Crested Newt Hybridization in UK

Posted by Annie Hatt on 21/07/2015

Great crested newts (Tritiurus cristatus) are well known within ecological consultancy as they are a protected species which often crop up within areas of proposed development. They are sensitive creatures which are vulnerable to water changes and therefore suffer due to natural forces including; ponds overgrowing, shallowing and eutrophication, as well as non-natural forces; industrial water pollution, destruction and drainage of ponds, introduced predatory fish and habitat fragmentation. But there may be another force to add into the mix…

It has been known that an Italian crested species (Triturus carnifex) was introduced into an area in Surrey, most likely escaping from the pet trade. Not only are these individuals more tolerant to water changes, they also do not need cover within the pond, do not always require vegetation to lay eggs, thrive in disturbed habitat and as a result is thought to outcompete the native T. cristatus and become the dominant species.     To complicate the matter further hybrid individuals of T. cristatus and T. carnifex have now been identified morphologically and molecularly. Hybridization of these two subspecies have been identified previously in other areas of the world including; on the boarders of Germany and Austria, however the impacts are thought to only be local rather than regional (Beebee and Griffiths 2005), and within the Netherlands. Here the hybrid was found, although it is thought the native species T. cristatus, selects against mating with the alien species T. carnifex, evidence of hybrids have been found as well as evidence of T. cristatus DNA within alien populations, through molecular studies. This suggests alien individuals outcompete the native individuals resulting in change in female preference.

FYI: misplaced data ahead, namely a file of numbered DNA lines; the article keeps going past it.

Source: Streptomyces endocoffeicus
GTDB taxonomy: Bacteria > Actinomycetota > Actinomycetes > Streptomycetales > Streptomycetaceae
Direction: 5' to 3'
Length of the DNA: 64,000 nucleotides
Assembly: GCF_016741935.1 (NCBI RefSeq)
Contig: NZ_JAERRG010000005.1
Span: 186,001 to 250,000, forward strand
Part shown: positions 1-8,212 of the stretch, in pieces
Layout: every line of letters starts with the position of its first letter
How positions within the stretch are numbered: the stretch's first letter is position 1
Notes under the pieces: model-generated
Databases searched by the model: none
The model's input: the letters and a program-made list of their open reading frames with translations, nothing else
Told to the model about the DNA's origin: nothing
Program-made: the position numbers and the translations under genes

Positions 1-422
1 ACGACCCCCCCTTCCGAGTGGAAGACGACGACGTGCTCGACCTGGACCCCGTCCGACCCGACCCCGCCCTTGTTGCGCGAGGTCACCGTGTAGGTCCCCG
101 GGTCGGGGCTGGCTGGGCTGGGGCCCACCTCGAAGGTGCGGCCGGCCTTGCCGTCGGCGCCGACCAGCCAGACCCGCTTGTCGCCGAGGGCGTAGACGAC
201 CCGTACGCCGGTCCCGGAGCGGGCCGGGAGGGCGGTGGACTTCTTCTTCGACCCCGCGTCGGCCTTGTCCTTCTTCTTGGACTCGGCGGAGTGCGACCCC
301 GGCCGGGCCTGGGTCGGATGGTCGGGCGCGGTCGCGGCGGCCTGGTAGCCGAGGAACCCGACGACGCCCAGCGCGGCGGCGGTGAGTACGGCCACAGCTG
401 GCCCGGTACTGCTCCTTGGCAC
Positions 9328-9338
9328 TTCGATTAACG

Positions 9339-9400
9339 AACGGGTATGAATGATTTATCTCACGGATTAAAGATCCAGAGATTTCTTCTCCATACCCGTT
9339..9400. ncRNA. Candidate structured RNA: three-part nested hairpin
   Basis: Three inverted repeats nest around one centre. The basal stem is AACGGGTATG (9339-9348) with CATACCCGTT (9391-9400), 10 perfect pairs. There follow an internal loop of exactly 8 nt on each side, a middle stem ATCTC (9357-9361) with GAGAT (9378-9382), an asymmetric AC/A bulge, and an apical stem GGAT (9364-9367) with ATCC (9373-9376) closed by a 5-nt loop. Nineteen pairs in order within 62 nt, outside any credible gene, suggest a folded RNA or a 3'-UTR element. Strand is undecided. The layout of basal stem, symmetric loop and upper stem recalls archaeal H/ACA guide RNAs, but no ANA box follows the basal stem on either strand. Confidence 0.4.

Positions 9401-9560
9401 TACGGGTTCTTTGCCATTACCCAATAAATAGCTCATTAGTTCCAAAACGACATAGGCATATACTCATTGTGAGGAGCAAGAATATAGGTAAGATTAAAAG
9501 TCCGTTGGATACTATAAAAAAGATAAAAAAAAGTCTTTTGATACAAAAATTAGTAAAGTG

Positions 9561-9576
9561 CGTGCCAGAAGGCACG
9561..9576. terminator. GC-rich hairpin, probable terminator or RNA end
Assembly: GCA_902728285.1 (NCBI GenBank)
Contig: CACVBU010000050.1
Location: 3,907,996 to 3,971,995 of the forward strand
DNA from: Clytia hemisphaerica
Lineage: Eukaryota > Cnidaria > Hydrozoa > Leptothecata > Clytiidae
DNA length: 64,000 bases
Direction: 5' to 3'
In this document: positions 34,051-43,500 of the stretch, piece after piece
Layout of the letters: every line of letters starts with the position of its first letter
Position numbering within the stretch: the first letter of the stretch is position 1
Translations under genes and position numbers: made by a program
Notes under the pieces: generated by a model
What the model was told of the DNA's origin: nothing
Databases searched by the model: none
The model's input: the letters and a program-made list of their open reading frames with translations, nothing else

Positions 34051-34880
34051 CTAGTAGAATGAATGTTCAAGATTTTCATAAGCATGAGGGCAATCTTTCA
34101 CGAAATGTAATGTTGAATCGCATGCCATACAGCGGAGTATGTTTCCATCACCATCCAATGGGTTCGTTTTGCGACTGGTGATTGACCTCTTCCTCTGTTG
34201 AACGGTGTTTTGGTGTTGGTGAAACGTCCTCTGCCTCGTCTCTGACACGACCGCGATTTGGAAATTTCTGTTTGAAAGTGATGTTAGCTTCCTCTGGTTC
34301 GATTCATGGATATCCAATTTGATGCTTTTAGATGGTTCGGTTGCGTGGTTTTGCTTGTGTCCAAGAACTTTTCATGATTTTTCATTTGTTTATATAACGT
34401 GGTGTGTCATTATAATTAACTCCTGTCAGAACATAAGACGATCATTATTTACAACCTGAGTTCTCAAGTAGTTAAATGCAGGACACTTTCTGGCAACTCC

Although long term effects in the UK are hard to identify, the introduction of the T. carnifex along with the hybridization of the two species is sure to have a detrimental effect on our already declining great crested newt populations. Serious thought needs to be given to control measures and containing these introduced individuals, as well as research into any further distributions of T. carnifex to prevent them further outcompeting our native species.